Jean-Luc Godard’s study of young love in Paris pulses with style but doesn’t have much of a story. The film tracks the relationship of a despondent loner named Paul (Jean-Pierre Leaud) as he tries to build a relationship with Madeleine (Chantal Goya), who seems more intent on advancing her singing career than focusing on Paul. He’s fresh from completing his compulsory military service and eager for a taste of civilian romance while he worries about what to do with the rest of his life, while she just wants to sing.
Godard peppers the film with random occurrences that challenge viewers to decipher their meaning, from a couple arguing in a restaurant before the wife shoots the husband dead, to a man who brandishes a knife at Paul before stabbing himself with it, to an extra in another restaurant remarking that Brigitte Bardot is at another table before the camera cuts to Bardot engaging in seemingly real mealtime conversation. There’s no explanation of these scenes, and no impact on the stars as they carry on in the aftermath as if nothing happened.
Godard also lets some conversational scenes run on although it’s clear they’re doing nothing to advance any plot. Much of the dialogue was reportedly unscripted, with Godard just letting the young actors talk, giving the film a documentary feel that supports his goal to reveal the mindset of Parisian youth. That mindset shows a clear but depressingly reductionist divide between masculine and feminine. Paul mostly discusses politics and social issues with his best male friend, while Madeleine and her friends are focused on superficial beauty and shopping.
Setting aside the lack of meaningful plot and the long-winded dialogues, the film achieves Godard’s objective of showing what life was like for Parisians in their early twenties in the 1960s. His camera captures the effervescent lives of his young stars as they drift through ultra-hip Paris locales, with each scene bursting with so much effortless cool that they’re seemingly tailor-made for Pinterest vision boards. It’s impossible not to get swept away by the tsunami of style on display in the film, further enhanced by Godard’s innovative shot selection.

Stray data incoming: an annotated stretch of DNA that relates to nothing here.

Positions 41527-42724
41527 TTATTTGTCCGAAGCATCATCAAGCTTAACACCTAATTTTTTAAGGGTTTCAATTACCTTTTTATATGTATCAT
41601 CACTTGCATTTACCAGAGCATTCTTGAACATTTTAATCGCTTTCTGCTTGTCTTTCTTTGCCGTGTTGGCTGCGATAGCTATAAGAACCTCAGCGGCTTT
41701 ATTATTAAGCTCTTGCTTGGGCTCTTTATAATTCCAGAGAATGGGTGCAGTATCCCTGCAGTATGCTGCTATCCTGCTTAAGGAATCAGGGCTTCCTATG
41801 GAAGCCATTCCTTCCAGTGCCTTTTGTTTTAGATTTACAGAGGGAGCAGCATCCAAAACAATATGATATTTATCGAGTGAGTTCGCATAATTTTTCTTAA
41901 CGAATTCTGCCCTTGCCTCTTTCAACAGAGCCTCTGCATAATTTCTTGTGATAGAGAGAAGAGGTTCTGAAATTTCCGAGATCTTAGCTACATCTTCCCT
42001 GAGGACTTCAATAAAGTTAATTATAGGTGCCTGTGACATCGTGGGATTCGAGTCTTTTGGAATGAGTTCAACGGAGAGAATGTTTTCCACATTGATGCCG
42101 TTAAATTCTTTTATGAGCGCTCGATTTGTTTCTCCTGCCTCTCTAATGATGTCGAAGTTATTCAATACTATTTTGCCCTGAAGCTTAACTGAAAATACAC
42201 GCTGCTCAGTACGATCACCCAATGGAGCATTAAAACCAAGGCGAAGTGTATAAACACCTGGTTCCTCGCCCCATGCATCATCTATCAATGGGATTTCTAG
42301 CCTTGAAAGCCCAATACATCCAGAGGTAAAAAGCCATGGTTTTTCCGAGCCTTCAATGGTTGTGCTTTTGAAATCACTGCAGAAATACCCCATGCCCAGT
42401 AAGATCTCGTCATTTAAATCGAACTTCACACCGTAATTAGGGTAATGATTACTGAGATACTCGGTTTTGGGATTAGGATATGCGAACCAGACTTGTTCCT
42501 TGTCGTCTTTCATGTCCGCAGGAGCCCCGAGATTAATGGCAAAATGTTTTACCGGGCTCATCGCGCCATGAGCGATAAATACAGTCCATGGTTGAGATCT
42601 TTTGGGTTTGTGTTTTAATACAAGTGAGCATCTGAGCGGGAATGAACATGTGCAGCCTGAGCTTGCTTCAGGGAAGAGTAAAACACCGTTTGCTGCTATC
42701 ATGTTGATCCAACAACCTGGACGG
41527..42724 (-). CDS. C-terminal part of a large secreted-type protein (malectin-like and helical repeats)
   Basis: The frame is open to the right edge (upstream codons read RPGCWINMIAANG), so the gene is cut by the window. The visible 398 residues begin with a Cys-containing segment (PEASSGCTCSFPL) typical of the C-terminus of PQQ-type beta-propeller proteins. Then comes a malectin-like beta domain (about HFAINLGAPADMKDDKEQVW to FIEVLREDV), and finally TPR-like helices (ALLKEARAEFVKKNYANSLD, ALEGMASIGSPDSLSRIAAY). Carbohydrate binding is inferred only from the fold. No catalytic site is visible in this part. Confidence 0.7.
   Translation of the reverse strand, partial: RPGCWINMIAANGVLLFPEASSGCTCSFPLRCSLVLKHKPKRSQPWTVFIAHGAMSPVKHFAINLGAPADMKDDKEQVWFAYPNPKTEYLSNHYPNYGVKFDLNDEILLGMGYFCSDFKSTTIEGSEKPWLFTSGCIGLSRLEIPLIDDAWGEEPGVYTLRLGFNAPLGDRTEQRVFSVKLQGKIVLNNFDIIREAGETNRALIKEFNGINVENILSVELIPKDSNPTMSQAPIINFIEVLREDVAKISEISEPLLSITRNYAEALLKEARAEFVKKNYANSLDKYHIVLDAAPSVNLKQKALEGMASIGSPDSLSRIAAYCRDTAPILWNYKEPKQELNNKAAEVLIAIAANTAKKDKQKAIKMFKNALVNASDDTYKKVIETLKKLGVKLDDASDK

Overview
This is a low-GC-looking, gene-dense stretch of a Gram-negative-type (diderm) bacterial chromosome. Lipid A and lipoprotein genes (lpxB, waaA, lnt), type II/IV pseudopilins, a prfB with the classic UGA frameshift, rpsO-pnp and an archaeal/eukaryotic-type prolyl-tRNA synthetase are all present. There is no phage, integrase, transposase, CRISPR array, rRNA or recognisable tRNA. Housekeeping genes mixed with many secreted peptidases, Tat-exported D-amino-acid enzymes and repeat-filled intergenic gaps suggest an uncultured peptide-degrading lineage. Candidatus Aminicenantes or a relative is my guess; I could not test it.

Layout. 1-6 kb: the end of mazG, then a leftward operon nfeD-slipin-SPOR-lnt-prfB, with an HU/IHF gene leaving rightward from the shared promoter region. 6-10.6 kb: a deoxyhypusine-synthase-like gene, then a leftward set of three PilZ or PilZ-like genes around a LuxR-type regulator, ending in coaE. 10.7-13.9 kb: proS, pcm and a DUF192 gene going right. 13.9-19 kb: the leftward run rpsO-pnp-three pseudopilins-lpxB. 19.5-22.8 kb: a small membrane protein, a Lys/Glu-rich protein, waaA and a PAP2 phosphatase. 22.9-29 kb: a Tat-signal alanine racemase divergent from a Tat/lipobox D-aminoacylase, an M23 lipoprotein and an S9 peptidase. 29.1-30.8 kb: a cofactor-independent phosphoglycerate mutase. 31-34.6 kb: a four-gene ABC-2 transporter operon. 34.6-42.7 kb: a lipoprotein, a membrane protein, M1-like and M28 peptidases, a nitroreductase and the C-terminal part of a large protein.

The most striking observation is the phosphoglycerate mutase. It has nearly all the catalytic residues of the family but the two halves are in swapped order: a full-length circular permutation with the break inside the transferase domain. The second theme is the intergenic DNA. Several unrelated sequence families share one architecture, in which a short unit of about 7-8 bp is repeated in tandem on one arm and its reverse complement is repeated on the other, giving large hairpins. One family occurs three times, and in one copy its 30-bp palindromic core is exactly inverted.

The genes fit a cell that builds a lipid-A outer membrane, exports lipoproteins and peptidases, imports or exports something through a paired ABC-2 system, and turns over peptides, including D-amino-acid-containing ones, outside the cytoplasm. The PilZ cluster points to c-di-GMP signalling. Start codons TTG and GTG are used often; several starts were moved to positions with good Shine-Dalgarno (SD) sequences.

Criterion’s new Blu-ray originates from a new 4K digital restoration of the film with uncompressed monaural soundtrack. The film and soundtrack are polished to perfection with no noticeable defects and consistent sound and contrast levels. While some scenes seem a bit murkier than they need to be, that appears to be a product of the original cinematography, not any remastering flaw.
Bonus features include an archival 1966 interview with Goya, along with interviews from 2004 and 2005 with Goya, original cinematographer Willy Kurant, and a Godard collaborator. It’s striking to see the contrast in the nearly 40-year gap between interviews of Goya. The disc also includes fascinating footage from Swedish television of Godard directing a notable “scene within a scene” in the film. Of less interest is a 2004 discussion about the film by two critics. Notably, there do not appear to be any new bonus features on the Blu-ray release, just repeats from the original 2005 DVD release.